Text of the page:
Investigation into the Effects of Oxidative Stress on Reproductive Development.
Collins, T. H. (2007). Investigation into the Effects of Oxidative Stress on Reproductive Development. (Thesis, Master of Engineering (ME)). The University of Waikato, Hamilton, New Zealand. Retrieved from http://hdl.handle.net/10289/2364
Permanent Research Commons link: http://hdl.handle.net/10289/2364
Nuclear transfer (NT), or cloning, which is the transfer of a donor nucleus to a recipient enucleated oocyte, has been successfully achieved to produce viable offspring in many species. The process is very inefficient, as reprogramming of the donor nucleus is required, and losses are high throughout development. Placentation abnormalities are a common feature amongst cloned animals. Incomplete nuclear reprogramming and erroneous epigenetic imprinting may contribute to aberrant protein transcription and DNA mutations, affecting mitochondrial metabolism and inducing cellular stress. In vitro produced embryos under high oxygen culture conditions may also suffer oxidative stress, with the resulting reactive oxygen species causing mitochondrial DNA mutations and cellular stress similar to clones. In this study, expression of oxidative stress protein markers (Hsp60, SOD2, Hsp70) in NT cotyledons were compared to artificial insemination (AI) at different time points of gestation (days 50, 100, and 150). As a continuum of the oxidative stress investigation in cloned cotyledons, in vitro produced embryos were cultured under 20% oxygen compared to the control 7% oxygen laboratory standard culture, with oxidative stress protein markers examined between the groups at blastocyst stage (day 7) and day 15. Embryo morphology was also observed to determine apparent physiological differences between the treatment and control embryos. No previous studies to date have investigated the developmental effects of oxidative stress in day 15 bovine embryos. The significant differences in oxidative stress proteins observed at several time points in the NT and AI groups were not repeatable, possibly due to sample freeze/thaw degradation. Morphological differences observed between embryos cultured in 20% oxygen and control groups were visually apparent, although not quantified. At day 15 manganese superoxide dismutase expression was significantly lower in the 20% group compared to control. The 20% oxygen group did not show higher heat shock protein 60 expression than control, however the same results have been observed in another study at blastocyst stage. The results of this study suggest that the effect of oxidative stress on embryonic development is evident yet inconclusive in bovine NT cotyledons, however does not appear apparent in day 15 embryos following culture in 20% oxygen.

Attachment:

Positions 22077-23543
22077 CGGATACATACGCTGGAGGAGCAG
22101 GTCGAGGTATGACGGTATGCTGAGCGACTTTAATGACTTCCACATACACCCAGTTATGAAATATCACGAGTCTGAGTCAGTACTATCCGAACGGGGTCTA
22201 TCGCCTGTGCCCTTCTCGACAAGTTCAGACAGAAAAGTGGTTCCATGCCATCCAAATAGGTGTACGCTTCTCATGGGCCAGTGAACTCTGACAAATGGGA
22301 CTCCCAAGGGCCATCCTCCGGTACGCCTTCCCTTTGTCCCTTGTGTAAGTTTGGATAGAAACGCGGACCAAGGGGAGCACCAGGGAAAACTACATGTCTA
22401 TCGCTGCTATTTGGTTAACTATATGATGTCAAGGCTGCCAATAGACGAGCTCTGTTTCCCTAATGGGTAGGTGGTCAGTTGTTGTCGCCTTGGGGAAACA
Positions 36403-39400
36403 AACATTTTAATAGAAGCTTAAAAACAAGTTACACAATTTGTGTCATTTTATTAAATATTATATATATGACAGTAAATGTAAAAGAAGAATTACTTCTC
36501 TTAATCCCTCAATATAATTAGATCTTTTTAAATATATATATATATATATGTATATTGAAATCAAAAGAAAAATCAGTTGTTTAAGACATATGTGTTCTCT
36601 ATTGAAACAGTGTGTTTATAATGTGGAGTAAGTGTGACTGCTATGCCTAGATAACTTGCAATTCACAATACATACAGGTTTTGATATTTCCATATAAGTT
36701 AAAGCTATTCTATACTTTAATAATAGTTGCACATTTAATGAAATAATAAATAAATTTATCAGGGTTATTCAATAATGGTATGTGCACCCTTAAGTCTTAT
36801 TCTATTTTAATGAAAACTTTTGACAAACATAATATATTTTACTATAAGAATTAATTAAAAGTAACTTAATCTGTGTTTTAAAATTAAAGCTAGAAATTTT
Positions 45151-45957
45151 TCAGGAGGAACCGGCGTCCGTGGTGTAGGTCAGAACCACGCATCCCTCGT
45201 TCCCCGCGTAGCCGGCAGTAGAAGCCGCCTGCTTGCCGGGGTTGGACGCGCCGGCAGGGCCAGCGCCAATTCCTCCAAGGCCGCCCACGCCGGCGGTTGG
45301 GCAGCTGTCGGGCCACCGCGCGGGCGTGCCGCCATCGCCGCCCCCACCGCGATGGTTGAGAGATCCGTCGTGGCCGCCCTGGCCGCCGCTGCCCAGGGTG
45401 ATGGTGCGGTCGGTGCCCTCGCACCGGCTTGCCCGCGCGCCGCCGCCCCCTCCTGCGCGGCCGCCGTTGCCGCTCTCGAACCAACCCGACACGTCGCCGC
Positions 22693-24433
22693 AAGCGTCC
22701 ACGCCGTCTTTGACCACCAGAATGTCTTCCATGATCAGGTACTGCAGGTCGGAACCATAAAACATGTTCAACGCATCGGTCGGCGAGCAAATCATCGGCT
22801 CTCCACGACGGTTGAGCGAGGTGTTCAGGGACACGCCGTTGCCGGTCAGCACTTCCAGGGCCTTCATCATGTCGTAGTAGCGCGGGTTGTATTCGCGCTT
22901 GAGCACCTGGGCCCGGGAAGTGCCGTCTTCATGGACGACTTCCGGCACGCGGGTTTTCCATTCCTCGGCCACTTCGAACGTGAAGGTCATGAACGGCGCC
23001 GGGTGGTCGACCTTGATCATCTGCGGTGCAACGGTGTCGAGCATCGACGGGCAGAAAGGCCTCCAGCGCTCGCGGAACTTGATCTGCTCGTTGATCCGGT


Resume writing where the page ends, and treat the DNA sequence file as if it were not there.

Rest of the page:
The University of Waikato
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